At long last, the Mets will play a World Series game…
The day has finally arrived.
Perhaps unexpectedly, but none the less, the day is here.
The Mets will play a World Series game on Tuesday night, 29 years to the day since they last won a championship. Not the Giants, not the Cardinals. Not the Dodgers, not the Yankees.
The retro-fitted Mets.
The power-armed Mets.
The uber-confident Mets.
“I have thought of [pitching in a potential Game 7], but I think we’re going to get it done in four,” Noah Syndergaard told the Bergen Record on Monday in Kansas City.
Why shouldn’t they be confident? Nobody even expected them to be playing meaningful games in September.
Especially the Nationals.
Whatever you want to call them, they’re the Mets. The lovable, downtrodden, always stumbling on their own words and feet New York Mets.
For the first time in 15 years, the Mets will be vying for their third world championship. They need to get through a team laden with players who are fast, make contact, are resilient, and wear pitchers down.
But it can be argued the Mets never had a legitimate chance 15 years ago, especially after their Game 1 disaster featuring poor baserunning and a blown save at Yankee Stadium.
Now, the Mets have a chance. A real good chance.
“It’s pretty surreal. You are preparing like it’s a baseball game,’’ David Wright told the Post on Monday. “But you can’t help but smile when you see the patches and the logos and you go out for a workout and you see the World Series banners.’’
The Mets themselves feature a champioship-caliber starting rotation with fastballs starting at 95 mph, sliders at 90 mph, and guts and grit which has no bottom. It’s enough to carry the baton home to the Canyon of Heroes if the chips fall their way.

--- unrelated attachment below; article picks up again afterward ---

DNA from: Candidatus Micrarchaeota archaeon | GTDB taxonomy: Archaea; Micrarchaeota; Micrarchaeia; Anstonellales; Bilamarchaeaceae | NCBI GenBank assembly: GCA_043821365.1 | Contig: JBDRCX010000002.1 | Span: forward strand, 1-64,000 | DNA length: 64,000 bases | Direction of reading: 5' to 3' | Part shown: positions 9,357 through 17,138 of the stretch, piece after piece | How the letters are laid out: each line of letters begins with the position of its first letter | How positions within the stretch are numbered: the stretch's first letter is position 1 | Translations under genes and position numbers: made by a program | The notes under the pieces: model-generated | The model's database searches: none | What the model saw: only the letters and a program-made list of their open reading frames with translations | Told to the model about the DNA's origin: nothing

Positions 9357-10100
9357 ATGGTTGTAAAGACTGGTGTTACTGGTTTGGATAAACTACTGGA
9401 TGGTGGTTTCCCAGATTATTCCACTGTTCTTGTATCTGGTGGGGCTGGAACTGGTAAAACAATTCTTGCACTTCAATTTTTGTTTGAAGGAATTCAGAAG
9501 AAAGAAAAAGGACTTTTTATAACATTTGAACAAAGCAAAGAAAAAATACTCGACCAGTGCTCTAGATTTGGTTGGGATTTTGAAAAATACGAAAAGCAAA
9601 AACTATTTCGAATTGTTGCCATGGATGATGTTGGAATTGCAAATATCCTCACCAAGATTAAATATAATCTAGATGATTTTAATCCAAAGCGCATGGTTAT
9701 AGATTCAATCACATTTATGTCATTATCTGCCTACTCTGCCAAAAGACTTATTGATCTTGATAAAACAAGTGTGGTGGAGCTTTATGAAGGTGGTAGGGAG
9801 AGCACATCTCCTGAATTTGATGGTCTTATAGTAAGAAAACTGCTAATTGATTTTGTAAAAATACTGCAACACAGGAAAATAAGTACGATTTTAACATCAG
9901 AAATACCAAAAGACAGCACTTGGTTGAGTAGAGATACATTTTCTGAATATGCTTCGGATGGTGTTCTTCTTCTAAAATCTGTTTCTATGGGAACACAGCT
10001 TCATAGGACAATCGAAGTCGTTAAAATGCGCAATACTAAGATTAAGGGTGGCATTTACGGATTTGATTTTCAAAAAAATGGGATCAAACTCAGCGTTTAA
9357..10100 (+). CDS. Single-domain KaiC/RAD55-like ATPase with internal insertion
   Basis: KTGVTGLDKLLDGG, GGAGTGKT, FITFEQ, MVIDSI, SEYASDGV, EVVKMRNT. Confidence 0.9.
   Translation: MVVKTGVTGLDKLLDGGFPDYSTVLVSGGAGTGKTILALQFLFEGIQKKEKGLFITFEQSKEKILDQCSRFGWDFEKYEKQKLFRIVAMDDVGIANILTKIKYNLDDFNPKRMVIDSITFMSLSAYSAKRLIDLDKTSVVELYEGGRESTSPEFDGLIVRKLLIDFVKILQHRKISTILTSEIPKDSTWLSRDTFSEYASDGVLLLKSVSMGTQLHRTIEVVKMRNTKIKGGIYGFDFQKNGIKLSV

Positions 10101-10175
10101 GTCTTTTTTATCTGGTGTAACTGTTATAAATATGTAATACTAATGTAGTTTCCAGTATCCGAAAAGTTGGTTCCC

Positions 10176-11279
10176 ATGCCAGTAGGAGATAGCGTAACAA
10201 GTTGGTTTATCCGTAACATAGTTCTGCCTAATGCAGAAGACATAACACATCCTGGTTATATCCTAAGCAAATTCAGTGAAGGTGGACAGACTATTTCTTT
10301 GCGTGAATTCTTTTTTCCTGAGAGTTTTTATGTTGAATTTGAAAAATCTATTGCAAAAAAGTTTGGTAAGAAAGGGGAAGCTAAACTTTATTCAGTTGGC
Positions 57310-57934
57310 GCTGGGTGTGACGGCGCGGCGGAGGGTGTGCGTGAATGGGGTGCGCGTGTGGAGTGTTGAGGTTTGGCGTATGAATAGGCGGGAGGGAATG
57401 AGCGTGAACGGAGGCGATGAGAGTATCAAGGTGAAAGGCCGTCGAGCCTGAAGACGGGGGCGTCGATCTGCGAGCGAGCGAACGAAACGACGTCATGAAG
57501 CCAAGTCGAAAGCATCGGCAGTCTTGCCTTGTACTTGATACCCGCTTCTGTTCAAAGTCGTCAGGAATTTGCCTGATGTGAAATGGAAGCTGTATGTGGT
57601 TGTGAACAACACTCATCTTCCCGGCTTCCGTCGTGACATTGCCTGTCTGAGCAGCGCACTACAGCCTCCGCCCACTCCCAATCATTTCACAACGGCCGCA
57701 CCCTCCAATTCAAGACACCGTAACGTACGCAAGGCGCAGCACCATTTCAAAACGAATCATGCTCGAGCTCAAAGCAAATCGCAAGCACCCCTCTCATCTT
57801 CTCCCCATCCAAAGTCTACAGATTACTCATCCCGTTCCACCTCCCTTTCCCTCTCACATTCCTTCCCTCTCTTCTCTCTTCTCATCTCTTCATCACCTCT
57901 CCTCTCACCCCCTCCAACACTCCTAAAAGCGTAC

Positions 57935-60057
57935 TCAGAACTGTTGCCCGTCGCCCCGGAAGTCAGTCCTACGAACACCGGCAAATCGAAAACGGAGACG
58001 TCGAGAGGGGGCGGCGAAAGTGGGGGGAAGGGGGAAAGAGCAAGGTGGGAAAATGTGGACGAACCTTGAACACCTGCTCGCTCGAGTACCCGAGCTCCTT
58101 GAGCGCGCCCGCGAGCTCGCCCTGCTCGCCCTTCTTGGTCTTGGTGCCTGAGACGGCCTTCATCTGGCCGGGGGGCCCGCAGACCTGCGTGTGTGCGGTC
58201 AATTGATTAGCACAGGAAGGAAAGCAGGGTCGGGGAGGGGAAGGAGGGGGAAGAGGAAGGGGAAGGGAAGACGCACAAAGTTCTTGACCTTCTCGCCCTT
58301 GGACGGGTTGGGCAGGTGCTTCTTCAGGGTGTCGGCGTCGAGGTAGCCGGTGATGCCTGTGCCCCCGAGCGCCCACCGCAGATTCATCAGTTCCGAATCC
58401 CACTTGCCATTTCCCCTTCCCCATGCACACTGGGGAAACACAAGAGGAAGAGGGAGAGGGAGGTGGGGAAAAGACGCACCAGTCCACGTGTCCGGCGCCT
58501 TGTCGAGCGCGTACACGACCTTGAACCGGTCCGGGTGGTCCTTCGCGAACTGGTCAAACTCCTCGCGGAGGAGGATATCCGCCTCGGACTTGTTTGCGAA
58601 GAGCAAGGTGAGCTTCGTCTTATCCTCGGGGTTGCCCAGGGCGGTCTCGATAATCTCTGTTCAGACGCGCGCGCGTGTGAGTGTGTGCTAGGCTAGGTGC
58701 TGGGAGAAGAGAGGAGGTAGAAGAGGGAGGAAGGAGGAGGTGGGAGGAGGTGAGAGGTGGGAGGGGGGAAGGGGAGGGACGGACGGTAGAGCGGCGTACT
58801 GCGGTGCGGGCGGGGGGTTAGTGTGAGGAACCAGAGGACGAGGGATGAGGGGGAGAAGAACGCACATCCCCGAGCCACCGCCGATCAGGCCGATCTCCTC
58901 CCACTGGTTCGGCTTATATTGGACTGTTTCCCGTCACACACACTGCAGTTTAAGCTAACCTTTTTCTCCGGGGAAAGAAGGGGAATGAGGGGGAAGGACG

They feature a lineup that’s powerful, gritty and as they showed against the Cubs, often creative. It has early game magic, late game fire power, and the ability to create stories and fairytales which will last a lifetime.
That is the New York Mets. When they’re good, they’re magically good and always one of baseball’s truly great and mystifying stories. 2015 is no exception to that rule.
When they’re bad, they’re comically bad.
But they’re not bad today. Perhaps they were four and five months ago. But no, not today. In fact, they are extremely good and perhaps most importantly, red hot at the right time of year.
But consider this unusually turbulent rollercoaster season for the Mets.
They started out 13-3 and laid a solid foundation for a run in the National League East title. Two months later, they had erased their winning record and actually fell one game under .500 at one point in June. They had lost a bulk of their offense to one injury after the next, were asking minor leaguers to be major leaguers, and just hoped their starting pitching could keep them within a prayer of the Nationals of the division.
Their prayers were answered, thanks in part to a season-defining trip to the west coast in early July and their ability to tread water to July 23.
That’s when Sandy Alderson struck, bringing up Michael Conforto, bringing in Juan Uribe, Kelly Johnson, Tyler Clippard and finally, Yoenis Cespedes, circumventing tears, pleas and controversy in the process.
Certain destruction of the Nationals season soon followed, and the Mets shocked the world by winning the National League East, overcoming the first mountain peak of Zack Greinke and Clayton Kershaw, then to the top of the National League mountain by defeating Jake Arrieta, Jon Lester and the electrifying Cubs offense to get to this truly unbelievable day.
That is indeed quite the rollercoaster. Not many teams have such volatile spikes in their ebs and flows than the Mets did in 2015.
But again, that’s the New York Mets. If it wasn’t filled with unbelievable moments – both good and bad – it would probably be another team.
There’s one chapter left, and it includes four more wins in the next seven games against a very solid and weathered Royals team in which the Mets will find themselves constantly adjusting if they intend to bring the Commisioner’s Trophy home to Citi Field.
But for the first time really since 1986, it’s doable.
And they’re all in, too.